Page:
Humanity has been through the same kind of ‘shite ‘ before . We had it when the ‘pure’ doctrine of National Socialism allowed millions of european jews go to the gas chambers because ‘doctrine ‘ was more important than common humanity . We had when the ‘doctrine’ of Communism was glorified to the extent that tens of millions the ‘class ‘ enemies had to be ‘liquidated’ for the doctrine to succeed . We had it in the Middle Ages when absolute belief in Roman Catholicism was mandated on pain of an heretical death for those who thought otherwise .We’ve had it in many countries around the world including these islands -in one form or another.

    Dave’s ‘doctrine’ is past it’s sell by date .

  • Greenflag

    Dave ,

    There is nothing ‘socialist’ about Greenberg’s manifesto .

    Greenspan’s response to the ‘failure’ of the American economy to improve the living standards or more accurately to reduce the emisseration of middle and lower income Americans since the 1980’s was to make ‘credit ‘ easier . With the ‘unions ‘ destroyed and ‘communism ‘ defeated and Republicans on the make -he had’nt any alternative . Not unlike Comrade Mugabe printing more dollars for a non existent economy apart from the scale 🙁

    The ‘real ‘ issue which was not addressed by Republican administrations since 1980 and only in ‘passing ‘ by the Democrats 1992 -2000 ) is why have the American ‘middle and lower income ‘ groups lost out substantially to the minority of wealthy Americans in the period 1980 to the present . The brief ‘feel good’ era under the Clintons was just a blip on an otherwise down ward spiral of the past generation .

    Right across American society from education to health care to infrastructural repair and social investment there has been stagnation and stasis while minority of ‘free market’ ideologues grabbed political power and abused it for their own short term and misguided ends along with thier buddies on Wall Street and Fox TV land 🙁 .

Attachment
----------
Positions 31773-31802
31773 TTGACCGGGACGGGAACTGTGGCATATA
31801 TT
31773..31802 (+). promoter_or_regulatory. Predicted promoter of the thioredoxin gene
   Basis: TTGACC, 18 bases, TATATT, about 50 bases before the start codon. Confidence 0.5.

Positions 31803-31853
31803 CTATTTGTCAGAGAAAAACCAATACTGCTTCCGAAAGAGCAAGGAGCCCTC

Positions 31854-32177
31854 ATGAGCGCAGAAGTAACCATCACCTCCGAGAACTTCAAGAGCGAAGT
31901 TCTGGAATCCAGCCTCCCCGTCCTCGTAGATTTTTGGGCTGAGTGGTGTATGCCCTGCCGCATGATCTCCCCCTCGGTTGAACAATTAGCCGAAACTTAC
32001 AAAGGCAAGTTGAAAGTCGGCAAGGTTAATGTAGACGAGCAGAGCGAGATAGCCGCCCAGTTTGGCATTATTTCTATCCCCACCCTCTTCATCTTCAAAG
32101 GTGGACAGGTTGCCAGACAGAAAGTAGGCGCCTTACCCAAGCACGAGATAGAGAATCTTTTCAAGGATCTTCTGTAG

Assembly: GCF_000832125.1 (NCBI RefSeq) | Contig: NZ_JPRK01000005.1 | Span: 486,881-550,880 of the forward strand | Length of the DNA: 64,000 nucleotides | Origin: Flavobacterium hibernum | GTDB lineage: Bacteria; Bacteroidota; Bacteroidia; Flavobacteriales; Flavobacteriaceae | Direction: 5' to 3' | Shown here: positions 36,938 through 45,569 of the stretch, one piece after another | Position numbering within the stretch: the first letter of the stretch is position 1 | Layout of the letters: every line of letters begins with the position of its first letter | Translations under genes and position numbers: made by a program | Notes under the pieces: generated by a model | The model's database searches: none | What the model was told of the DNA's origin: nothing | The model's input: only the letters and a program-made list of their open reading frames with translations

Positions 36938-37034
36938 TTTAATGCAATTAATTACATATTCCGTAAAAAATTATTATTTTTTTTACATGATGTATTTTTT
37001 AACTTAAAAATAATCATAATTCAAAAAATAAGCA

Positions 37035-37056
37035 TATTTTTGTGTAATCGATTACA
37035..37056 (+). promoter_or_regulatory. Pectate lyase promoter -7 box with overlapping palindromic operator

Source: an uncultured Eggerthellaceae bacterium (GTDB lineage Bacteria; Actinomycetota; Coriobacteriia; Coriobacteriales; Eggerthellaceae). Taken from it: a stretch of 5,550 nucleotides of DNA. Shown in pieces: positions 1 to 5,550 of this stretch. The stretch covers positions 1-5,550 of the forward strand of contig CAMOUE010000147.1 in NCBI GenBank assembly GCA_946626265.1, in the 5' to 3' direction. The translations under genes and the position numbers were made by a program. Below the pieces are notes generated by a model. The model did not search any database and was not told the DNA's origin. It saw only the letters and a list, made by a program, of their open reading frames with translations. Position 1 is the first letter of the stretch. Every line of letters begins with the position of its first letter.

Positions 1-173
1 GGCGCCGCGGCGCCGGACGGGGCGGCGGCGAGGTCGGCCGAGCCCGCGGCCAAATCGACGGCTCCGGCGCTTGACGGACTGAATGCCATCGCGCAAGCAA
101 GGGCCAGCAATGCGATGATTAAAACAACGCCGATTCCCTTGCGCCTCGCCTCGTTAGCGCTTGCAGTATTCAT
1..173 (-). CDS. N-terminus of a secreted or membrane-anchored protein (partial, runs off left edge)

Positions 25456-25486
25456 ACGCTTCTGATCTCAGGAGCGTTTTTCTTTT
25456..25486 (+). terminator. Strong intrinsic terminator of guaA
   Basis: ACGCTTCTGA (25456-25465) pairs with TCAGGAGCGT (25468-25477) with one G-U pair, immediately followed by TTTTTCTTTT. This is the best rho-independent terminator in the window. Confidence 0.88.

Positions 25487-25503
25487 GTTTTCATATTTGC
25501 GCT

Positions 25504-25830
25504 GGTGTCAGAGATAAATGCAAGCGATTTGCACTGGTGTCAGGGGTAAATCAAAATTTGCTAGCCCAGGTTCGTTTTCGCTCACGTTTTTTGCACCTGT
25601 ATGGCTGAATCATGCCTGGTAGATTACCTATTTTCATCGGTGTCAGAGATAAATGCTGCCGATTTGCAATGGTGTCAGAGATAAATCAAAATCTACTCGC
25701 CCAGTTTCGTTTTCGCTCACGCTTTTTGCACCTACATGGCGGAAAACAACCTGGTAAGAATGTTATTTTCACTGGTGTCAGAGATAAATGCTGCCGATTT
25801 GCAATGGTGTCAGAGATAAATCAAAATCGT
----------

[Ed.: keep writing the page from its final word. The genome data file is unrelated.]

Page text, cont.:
Along the way they have dragged the USA into unnecessary wars and have finally brought that country and the world to an almost financial full stop .

    And now this self serving degenerate bunch of thieves have to rely on the State to bail them out . In plain english these ‘thieves ‘ somehow believe they have a right to expect that those from whom they have stolen for a generation must now pay up . And as usual the ‘head thief ‘ Dubya will look into his heart and with one eye towards Peking and the other towards Tokyo will once again ‘screw ‘ the American taxpayer .

    The emisseration of the American middle and lower income groups has been accompanied by an increasing polarisation of politics across the united states . America has not been so ideologically divided since the 1920’s . Into this mix is dropped the usual scapegoat for American’s problems – the immigrants – the african americans -the welfare spongers – social security .

    The creation of the ‘monster’ which threatens to undermine american democracy is solely the creation of the inheritors of thatcherism to whom there is only one law -i.e the law of the jungle .

    We all know what happened in Germany in the 1930’s when ‘democracy ‘ was subverted by by the emisseration of the german middle and working class .

  • The Irish banks are heavily exposed to bad debts, despite the protestations to the contrary. It doesn’t really matter whether it’s indirectly to via CDS and SIVs, or directly to Irish properties via direct mortgages, the fact remains that Irish banks have lent huge amounts of money that they’ll never see again. A bad debt is a bad debt, whether it’s Irish or American.

    If, as happened all too often in recent years, you give somebody 300k euros to buy a house that’s only really worth about 100k, you won’t see much of that money again. The Irish banks are in for massive losses once they’re forced to publish an honest balance sheet, and will have to go bankrupt or be bailed out with billions of taxpayer’s euros.

  • Sam Smyth

    Well done to David MacWilliams for pointing out that crisis is no time for ideology. See EMH references above.

    Anyone notice how market movements are thought to be Gaussian but we have had more 20% falls than expected?

    The markets are sometimes efficient but when everyone tries to leave at the same time we do not need short sellers pushing everyone towards the exit.

    One of the reviews of the 87 crash had a professor of Finance stating that program trading only accounted for 2/5 of 1% of trades which led Martin Mayer to comment that once upon a time professors of Finance understood the consequences.

    Interestingly too in this crash prices in the futures market were often cheaper than the cash so it made sense to sell in the cash market and buy the futures and wait for the prices to align.

    Gerry Anderson
    “Hookers like to be paid up front”
    “Hookers like to be paid up front”
    “Hookers like to be paid up front”
    “Hookers like to be paid up front”

    How could Radio4 let such a hilarious man go?